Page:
Amy H. sent in a Dove ad from O magazine. The ad clearly means to say that women get “visibly more beautiful skin” because their body wash moisturizes dry skin. However, the placement of the women in front of the “before” and “after” text may unfortunately, based on a quick glance, inadvertently convey a different message:
I continue to be puzzled that multinational corporations with resources for large-scale marketing campaigns so often stumble in awkward ways when trying to include a range of racial/ethnic groups in their materials. This seems to occur by not sufficiently taking into account existing or historical cultural representations that may provide a background for the interpretation of images or phrases in the advertising. In this case, the arrangement of the models combined with the text above and below them unfortunately intersects with a cultural history in which White skin was seen as inherently “more beautiful” than non-White skin (not to mention thinner bodies as more beautiful than larger ones).
It would be possible to make this same ad, using these same models and basic idea, in a way that avoided any potential misinterpretation — all it would take, I think, would be to take the before-and-after pics and make them small off-set images on the side, so “before” and “after” couldn’t be read as referring to the women’s bodies. Given that advertising materials are often highly scrutinized, Photoshopped, market tested, and focus grouped, I can’t quite figure out how potentially problematic racial/ethnic connotations aren’t caught before such ads are released.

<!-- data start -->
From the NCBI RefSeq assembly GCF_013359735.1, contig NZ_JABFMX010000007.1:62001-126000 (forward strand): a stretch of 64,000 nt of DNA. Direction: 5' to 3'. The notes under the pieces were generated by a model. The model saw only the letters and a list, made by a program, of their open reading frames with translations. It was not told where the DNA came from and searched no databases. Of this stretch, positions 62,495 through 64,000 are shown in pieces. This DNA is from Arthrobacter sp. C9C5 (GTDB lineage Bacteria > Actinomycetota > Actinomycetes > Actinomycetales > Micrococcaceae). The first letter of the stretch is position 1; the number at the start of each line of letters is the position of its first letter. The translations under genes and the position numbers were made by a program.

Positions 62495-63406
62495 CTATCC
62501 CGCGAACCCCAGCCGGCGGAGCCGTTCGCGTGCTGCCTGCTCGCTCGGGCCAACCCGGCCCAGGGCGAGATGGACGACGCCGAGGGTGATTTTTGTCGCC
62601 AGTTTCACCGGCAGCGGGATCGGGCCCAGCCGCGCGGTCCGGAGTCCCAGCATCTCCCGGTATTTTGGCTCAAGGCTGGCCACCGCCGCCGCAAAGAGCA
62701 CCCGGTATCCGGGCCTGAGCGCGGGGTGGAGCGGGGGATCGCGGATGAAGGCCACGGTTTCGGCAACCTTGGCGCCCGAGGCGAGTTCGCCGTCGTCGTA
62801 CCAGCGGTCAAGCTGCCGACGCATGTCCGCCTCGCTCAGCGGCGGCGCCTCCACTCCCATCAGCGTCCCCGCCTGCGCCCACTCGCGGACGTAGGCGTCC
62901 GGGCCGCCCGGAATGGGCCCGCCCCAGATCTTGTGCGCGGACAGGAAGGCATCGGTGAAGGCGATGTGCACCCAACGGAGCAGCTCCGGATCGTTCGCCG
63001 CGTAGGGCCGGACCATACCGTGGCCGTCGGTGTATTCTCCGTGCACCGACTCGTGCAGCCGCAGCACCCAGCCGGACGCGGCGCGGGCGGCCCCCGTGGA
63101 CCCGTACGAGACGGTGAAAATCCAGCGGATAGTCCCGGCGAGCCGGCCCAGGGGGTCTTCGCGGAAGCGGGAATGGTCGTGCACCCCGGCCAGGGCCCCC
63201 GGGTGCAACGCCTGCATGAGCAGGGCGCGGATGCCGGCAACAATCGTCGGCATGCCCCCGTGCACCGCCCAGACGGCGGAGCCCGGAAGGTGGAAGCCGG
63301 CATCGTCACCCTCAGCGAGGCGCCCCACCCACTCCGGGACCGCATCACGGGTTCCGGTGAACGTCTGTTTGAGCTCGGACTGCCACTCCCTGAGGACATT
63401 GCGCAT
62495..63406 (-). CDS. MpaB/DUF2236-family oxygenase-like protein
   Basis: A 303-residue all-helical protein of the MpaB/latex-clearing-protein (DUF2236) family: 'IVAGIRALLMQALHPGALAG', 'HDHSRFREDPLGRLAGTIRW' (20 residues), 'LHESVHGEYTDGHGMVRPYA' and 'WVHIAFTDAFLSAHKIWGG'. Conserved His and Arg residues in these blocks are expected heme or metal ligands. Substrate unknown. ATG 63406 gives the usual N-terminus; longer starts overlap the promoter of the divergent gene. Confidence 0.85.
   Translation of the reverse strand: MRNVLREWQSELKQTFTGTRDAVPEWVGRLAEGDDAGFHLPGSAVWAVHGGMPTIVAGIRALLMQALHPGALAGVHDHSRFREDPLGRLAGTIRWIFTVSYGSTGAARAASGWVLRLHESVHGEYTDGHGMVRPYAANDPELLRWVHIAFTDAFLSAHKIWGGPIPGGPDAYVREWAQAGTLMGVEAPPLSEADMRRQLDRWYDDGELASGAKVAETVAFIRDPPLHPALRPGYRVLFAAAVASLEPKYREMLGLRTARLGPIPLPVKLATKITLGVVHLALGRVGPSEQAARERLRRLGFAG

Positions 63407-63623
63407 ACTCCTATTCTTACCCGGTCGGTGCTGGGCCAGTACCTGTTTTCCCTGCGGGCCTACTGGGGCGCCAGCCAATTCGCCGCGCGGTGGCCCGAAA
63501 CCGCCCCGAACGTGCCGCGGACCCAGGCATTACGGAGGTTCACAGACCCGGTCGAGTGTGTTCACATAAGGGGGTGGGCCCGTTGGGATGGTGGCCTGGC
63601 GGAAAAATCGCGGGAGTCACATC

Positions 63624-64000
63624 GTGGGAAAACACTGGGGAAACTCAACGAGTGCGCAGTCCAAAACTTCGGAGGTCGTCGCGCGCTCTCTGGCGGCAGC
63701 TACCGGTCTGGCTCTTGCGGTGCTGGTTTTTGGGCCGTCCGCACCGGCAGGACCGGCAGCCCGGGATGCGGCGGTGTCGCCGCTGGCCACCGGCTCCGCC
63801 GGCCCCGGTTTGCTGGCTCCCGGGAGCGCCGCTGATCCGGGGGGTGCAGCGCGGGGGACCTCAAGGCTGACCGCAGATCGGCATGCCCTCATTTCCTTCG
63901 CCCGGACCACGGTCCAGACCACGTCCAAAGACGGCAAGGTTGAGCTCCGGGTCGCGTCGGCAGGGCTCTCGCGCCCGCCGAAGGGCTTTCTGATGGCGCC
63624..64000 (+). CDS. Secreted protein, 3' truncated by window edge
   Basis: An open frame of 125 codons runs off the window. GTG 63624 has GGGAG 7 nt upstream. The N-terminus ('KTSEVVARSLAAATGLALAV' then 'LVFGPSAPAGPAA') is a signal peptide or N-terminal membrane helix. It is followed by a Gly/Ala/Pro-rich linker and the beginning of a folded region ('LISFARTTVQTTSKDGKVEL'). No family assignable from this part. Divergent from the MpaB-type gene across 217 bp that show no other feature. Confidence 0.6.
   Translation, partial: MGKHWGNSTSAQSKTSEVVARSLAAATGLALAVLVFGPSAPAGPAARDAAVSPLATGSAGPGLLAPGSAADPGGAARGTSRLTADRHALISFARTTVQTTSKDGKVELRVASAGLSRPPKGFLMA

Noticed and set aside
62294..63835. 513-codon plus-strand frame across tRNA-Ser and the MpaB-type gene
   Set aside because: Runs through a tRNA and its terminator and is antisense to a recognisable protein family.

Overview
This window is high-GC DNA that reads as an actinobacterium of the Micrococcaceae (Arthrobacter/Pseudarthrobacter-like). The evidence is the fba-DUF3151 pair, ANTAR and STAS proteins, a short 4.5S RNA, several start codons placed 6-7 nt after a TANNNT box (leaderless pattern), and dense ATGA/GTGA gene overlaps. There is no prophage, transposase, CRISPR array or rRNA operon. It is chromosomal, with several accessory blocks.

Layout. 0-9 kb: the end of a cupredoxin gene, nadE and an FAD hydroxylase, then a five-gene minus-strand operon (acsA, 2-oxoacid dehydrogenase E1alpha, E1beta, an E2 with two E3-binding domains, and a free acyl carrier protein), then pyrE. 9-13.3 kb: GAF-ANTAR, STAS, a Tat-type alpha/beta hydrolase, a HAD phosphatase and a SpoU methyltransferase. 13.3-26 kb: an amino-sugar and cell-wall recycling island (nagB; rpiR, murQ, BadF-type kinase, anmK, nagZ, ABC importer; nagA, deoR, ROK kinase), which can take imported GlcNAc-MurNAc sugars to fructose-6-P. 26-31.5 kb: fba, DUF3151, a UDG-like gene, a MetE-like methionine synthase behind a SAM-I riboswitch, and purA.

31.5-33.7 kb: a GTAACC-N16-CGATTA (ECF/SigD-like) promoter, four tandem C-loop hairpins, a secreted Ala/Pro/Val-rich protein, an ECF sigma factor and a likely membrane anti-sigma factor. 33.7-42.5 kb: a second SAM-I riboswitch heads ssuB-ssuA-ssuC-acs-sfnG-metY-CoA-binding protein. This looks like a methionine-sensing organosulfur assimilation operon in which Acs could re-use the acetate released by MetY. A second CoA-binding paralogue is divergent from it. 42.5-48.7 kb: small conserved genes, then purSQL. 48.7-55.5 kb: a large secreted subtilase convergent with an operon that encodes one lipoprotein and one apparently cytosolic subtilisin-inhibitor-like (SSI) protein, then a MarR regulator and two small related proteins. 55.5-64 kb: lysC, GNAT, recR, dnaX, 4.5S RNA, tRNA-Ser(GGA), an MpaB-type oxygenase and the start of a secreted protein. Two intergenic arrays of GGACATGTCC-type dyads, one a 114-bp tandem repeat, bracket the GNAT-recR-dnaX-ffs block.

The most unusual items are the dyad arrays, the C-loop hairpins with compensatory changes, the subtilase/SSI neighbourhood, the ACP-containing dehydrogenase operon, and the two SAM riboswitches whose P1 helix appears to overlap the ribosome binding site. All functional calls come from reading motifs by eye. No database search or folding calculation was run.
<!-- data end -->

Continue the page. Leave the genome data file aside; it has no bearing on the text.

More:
UPDATE: In my analysis, I gave Dove the benefit of the doubt in assuming this was a non-intentional aspect of the ad, largely because even in the “best case scenario” where this is entirely unintended, it is problematic. However, several readers suggest that we shouldn’t too quickly assume that instances such as these are accidental. Commenter Tracy says, in part,
These companies have psychologist and sociologists working on these ads that specialize in people’s – and in particular the white upper class women this ad is aimed at – reactions to advertisement. If it were an accident, they would catch it. Period. Not only is that their job but they have incredible amounts of formal education to make them qualified. I think, however, that they are intending to call on exactly those “existing or historical cultural representations that may provide a background for the interpretation of images or phrases in the advertising” – they understand that we as a society tend to view “White skin…as inherently “more beautiful” than non-White skin” and “thinner bodies as more beautiful than larger ones” and try to call on these cultural understanding unconsciously so that the ad seems to makes more sense on first glance as it fits with our understandings about women.